Defendants rely on Minonk State Bank v. Grassman (1982), 103 Ill. App. 3d 1106, 432 N.E.2d 386, aff'd (1983), 95 Ill. 2d 392, 447 N.E.2d 822, for the proposition that intent is the governing factor in this case. However, unlike the present situation, the Minonk court was concerned with the necessity of a "strawman" where one joint tenant unilaterally conveys her interest to herself. The court stated that in such a situation, "[the] intent to sever was the controlling issue, although the technical and largely ceremonial aspects of the "strawman" transaction were observed" (emphasis in original) (Minonk State Bank v. Grassman (1982), 103 Ill. App. 3d 1106, 1110-11, 432 N.E.2d 386, 390), and concluded that a joint tenant can unilaterally sever by conveying her interest to herself as a tenant in common without the use of an intermediary.

Applying this new concept to the present case, in which there is no "strawman" problem, it is clear that intent is not the controlling issue here since a party's intent will be effected only if it is consistent with the law. And, it is a fundamental principle of trust law that the trust instrument controls. (Favata v. Favata (1979), 74 Ill. App. 3d 979, 984, 394 N.E.2d 443.) This basic rule is more than a technical and ceremonial requirement. It is also clear that plaintiff's husband could have unilaterally severed the joint tenancy absent the aforementioned trust requirement. However, where a trust instrument reserves the power to change the trust to both joint settlors of the trust, then both must join in executing an instrument to effectuate the change. (Williams v. Springfield Marine Bank (1985), 131 Ill. App. 3d 417, 421, 457 N.E.2d 1122.) To hold that intent controls in the present case would trample a basic tenet of trust law, i.e., the trust instrument delineates the powers assigned thereunder. Severance should not be governed more strictly than the creation of joint tenancies. (Minonk State Bank v. Grassman (1982), 103 Ill. App. 3d 1106, 1110, 432 N.E.2d 386.) However, in either event -- the creation or severance of a joint tenancy -- the act creating or severing must be predicated on a valid conveyance. Since the letter of direction and subsequent deed were void as a matter of law, no valid conveyance took place and no severance occurred, regardless of Felix' intent.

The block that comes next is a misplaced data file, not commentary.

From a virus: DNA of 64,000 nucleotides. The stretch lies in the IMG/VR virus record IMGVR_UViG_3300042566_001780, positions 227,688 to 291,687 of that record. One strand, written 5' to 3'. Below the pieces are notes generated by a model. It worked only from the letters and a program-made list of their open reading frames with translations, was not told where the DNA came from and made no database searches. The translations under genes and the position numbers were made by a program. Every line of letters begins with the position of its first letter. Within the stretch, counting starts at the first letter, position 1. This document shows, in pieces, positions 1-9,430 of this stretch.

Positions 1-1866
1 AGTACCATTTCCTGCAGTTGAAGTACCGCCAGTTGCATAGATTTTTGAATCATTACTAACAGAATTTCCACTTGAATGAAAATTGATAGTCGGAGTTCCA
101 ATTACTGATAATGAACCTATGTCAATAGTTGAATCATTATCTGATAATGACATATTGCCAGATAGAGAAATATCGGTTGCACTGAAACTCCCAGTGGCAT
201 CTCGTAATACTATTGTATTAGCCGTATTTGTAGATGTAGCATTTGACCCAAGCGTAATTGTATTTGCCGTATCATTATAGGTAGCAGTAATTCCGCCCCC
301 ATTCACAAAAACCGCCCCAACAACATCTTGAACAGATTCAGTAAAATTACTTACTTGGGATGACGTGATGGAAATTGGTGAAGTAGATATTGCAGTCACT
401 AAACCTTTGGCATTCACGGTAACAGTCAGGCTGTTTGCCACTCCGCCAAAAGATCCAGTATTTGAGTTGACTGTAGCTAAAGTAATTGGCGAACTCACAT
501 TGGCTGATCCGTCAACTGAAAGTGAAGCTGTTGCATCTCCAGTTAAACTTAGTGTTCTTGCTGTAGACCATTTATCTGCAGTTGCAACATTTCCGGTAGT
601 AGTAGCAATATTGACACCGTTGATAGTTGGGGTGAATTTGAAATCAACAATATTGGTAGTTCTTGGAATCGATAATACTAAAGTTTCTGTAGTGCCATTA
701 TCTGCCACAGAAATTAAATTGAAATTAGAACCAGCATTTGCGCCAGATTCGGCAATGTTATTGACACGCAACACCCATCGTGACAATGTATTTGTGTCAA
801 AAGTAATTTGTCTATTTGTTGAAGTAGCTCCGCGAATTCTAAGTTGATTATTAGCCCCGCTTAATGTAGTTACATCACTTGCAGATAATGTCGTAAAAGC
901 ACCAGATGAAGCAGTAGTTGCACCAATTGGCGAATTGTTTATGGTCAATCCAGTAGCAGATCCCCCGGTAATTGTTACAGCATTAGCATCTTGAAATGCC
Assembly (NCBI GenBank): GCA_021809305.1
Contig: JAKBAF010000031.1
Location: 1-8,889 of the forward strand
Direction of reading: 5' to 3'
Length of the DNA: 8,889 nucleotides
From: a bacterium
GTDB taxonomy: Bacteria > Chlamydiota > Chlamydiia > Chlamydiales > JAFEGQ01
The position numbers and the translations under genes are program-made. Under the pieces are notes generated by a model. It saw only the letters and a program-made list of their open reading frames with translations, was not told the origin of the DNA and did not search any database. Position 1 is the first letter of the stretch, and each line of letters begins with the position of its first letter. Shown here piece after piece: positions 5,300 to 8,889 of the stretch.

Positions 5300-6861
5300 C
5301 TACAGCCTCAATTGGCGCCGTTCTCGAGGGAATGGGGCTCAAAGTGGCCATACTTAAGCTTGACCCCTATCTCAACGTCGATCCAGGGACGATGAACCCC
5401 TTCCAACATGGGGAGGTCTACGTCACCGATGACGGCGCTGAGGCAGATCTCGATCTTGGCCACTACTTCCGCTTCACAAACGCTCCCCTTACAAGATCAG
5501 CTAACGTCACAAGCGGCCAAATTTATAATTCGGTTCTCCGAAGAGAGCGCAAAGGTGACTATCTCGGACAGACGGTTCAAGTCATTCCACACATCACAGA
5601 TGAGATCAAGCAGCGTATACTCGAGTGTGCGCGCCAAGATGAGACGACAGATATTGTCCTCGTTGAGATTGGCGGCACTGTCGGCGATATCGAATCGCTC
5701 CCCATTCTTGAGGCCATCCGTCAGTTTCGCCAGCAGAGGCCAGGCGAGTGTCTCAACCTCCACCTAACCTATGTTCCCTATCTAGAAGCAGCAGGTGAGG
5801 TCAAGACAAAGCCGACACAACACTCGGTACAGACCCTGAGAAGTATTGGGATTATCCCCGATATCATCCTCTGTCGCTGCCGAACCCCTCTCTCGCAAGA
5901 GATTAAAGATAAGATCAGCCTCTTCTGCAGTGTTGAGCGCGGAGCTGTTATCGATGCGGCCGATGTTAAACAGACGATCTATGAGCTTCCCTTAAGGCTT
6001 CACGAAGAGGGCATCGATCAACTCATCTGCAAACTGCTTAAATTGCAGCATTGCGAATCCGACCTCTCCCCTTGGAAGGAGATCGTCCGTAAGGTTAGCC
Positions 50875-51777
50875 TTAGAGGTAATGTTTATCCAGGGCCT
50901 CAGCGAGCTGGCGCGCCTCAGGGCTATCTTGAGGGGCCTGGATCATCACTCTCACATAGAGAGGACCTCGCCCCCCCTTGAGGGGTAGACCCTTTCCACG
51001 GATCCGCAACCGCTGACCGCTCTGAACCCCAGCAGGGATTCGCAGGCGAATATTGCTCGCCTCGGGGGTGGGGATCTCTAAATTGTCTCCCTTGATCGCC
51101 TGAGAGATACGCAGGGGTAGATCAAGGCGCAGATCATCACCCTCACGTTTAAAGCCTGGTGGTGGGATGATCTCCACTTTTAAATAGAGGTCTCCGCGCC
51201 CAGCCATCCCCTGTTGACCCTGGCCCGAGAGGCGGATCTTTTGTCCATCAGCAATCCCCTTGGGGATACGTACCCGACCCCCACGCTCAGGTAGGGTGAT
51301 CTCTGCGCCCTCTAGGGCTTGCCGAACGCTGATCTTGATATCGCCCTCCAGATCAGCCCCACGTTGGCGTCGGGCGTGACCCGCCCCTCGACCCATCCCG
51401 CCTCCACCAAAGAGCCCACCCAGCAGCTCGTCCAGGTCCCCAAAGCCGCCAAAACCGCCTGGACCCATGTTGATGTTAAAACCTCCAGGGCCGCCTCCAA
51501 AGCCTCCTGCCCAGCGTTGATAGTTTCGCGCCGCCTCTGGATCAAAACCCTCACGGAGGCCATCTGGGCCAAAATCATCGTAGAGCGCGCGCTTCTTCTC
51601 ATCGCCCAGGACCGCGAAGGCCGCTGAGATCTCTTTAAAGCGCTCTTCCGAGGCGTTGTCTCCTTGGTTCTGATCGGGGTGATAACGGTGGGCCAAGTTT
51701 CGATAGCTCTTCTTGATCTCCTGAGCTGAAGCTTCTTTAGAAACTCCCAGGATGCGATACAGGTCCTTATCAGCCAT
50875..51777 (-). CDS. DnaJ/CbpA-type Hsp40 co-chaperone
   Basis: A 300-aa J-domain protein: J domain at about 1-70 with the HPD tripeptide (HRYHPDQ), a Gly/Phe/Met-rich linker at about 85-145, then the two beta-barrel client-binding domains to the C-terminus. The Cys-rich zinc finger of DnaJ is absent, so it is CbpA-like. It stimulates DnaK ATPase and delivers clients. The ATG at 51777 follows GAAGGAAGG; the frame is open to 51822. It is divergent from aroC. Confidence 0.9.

Emilia also contends that the trial court erred in failing to grant her summary judgment motion to dismiss the defendants' counterclaims where the court failed to make a finding as to the forger's identity. Emilia's motion further alleges that the document examiner's opinion expressed in the attached affidavit was uncontradicted and summary judgment should have been granted in her favor as a matter of law. Since the trial court did not address this issue, the cause must be remanded for further proceedings consistent with this opinion.

Reversed and remanded.


Reversed and remanded.